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Herb Gardening Tips

By: Kate Bradbury - Updated: 2 Aug 2014 | comments*Discuss
Tips For Growing Herbs Watering Herbs

Growing herbs is easy, fun and very rewarding. The luxury of fresh rosemary, basil or chives on your doorstep is an opportunity that shouldn’t be missed. Follow these tips to ensure you have healthy plants and delicious, plentiful herbs.

Basic Requirements for Growing Herbs
Wherever you grow your herbs, there are some common factors they will need in order to survive:

Light – herbs require as much light as possible and some (such as coriander and basil) require some direct sunlight. It’s important to avoid extremes, however, and a fair amount of shade is necessary. Try to opt for a happy medium of light, such as full sun in the morning and partial shade in the afternoon when temperatures increase (if the herbs get too hot they can wither and run to seed).

Water – don’t over-water your herbs but don’t under-water them either. Wait until the top of the soil feels dry before adding more. If you grow your herbs in the garden they will need watering less often. If you grow them in containers you may need to water them every day in the height of summer. Always ensure good drainage. Line the base of containers with stones or grit. Add organic matter (such as well-rotted animal manure or homemade compost) and grit to heavy soil in herb beds to allow excess water to drain away.

Soil – the ideal soil should be fertile and free draining. If you have a sandy soil, add plenty of organic matter such as well-rotted animal manure or homemade compost. This will help bind the large soil particles and retain water. Conversely, adding organic matter will help break apart fine soil particles in heavy clay soils and will help water drain away. Organic matter is rich in nutrients and will help boost the fertility of the soil, helping your herbs to grow better.

Growing Herbs in Containers
A container can be anything from an old bucket to a window box or hanging basket. Even an old olive tin will do, and can look quite fetching on a balcony. It doesn’t matter what it looks like, but it must be free draining. This means there should be holes at the base of the container so water can escape. This prevents the roots from becoming waterlogged, which can impair growth. It’s also a good idea to line the base of the container with stones or grit. This prevents the soil from leaching out of the container.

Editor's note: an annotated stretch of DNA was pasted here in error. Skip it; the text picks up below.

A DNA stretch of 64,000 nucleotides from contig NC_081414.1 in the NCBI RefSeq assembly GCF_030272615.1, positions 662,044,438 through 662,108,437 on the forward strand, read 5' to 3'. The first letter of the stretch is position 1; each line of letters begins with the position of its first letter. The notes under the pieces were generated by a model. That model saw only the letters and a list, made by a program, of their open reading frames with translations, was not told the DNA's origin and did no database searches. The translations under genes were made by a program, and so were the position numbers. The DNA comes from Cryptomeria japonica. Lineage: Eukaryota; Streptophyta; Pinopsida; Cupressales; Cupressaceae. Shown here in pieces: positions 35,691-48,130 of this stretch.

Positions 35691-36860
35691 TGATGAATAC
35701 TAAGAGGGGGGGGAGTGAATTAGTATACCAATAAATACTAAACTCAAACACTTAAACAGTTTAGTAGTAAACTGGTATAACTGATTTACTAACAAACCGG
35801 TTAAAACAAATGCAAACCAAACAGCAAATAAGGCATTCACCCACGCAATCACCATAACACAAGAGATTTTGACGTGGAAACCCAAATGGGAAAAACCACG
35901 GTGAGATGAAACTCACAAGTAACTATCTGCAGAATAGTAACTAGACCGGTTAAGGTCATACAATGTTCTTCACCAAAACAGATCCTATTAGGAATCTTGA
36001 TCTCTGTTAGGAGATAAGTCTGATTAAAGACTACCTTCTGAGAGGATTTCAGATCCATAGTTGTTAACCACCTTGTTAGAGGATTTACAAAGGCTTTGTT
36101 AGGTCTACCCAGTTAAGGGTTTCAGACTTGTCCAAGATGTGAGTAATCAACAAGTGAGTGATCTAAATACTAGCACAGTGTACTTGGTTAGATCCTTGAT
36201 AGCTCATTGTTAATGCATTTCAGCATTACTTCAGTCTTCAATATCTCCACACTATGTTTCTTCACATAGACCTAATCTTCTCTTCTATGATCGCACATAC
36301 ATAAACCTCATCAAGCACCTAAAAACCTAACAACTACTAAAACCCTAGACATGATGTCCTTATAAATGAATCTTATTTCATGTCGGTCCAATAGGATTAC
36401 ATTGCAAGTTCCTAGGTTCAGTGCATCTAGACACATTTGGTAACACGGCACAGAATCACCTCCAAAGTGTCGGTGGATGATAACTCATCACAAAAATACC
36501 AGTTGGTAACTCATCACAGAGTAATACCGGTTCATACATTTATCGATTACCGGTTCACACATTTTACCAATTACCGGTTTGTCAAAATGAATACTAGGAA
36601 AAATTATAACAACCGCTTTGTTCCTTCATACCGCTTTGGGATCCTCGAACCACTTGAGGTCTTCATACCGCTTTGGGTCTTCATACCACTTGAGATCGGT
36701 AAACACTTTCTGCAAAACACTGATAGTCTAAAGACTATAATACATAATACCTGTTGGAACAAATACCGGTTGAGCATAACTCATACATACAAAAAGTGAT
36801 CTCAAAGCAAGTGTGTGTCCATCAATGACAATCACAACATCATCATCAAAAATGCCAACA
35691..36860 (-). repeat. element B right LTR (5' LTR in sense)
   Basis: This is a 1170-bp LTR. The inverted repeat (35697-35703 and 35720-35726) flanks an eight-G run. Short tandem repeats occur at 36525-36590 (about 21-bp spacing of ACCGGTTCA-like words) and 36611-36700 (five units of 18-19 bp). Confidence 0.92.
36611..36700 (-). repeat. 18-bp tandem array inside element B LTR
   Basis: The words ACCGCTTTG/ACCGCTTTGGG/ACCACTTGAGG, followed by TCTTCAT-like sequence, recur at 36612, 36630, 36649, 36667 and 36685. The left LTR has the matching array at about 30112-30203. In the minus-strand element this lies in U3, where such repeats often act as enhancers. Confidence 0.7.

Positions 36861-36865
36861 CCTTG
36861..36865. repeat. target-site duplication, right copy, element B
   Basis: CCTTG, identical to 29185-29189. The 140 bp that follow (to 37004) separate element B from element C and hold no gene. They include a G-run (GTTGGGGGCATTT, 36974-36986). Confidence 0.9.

Ideal herbs to grow in containers include:

  • Basil
  • Chives
  • Coriander
  • Oregano
  • Parsley
  • Rosemary
  • Sage
Invasive herbs such as mint and lemon balm should not be planted in pots with other herbs. They are likely to swamp the other herbs and take over. Grow them separately instead.If growing herbs in containers it’s important not to over-fill it, or plant herbs that will out-grow the pot, or swamp the other plants. All perennial plants (such as rosemary, sage and thyme) will keep growing and will need dividing at the end of each year. Simply remove them from the pot and take a section of the plant and root ball from the main plant and place the smaller section back in the pot with fresh compost.

Annual herbs (such as basil and coriander) will need re-sowing every year in fresh compost. You can either buy fresh seed or try saving seed from your old plants in autumn.

It’s a good idea to use a soil-based compost in containers. This replicates the ideal natural conditions for growing herbs. Soil-based composts also retain water better than peat-based composts, so the containers are less likely to dry out in hot weather. If you are planting your herbs in terracotta pots, line them with plastic bags. An old compost bag is ideal. This will prevent water evaporating from the sides of the pot and prevent the plants from drying out.

Saving Herb Seeds
Annual plants are genetically programmed to produce seed at the end of the growing season. This is their way of ensuring future generations of the plant. To save seed, simply wait for the seed heads to develop. This occurs after the plants have flowered. When the flowers wither and turn brown the seeds should be ready. Cut the stems off and place them (heads first) in a paper bag so they stick out. Then tie the bag around the stems with string and hang upside down in a dry place such as an airing cupboard. After a few weeks you will simply be able to shake the bag. The seeds will have come loose from the dried flowers and will be ready in the bag for you to sow the following spring.

Herbs are not difficult to look after, but if you follow the steps listed above you should have no problems!

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Share Your Story, Join the Discussion or Seek Advice..
@Yupin. Coriander grows quickly and you need to keep on top of removing the flowers and also cutting back regularly if you want to keep it leafy. Here is our article specifically on growing coriander which we hope will help you.
HerbExpert - 5-Aug-14 @ 10:50 AM
My coriander has gone to seed . I've got it in a potin my kitchen I won't the leaves not seed why has it gone to seed ? And will I have leaves or will the plant stay at seed all the time
Yupin - 2-Aug-14 @ 11:29 AM
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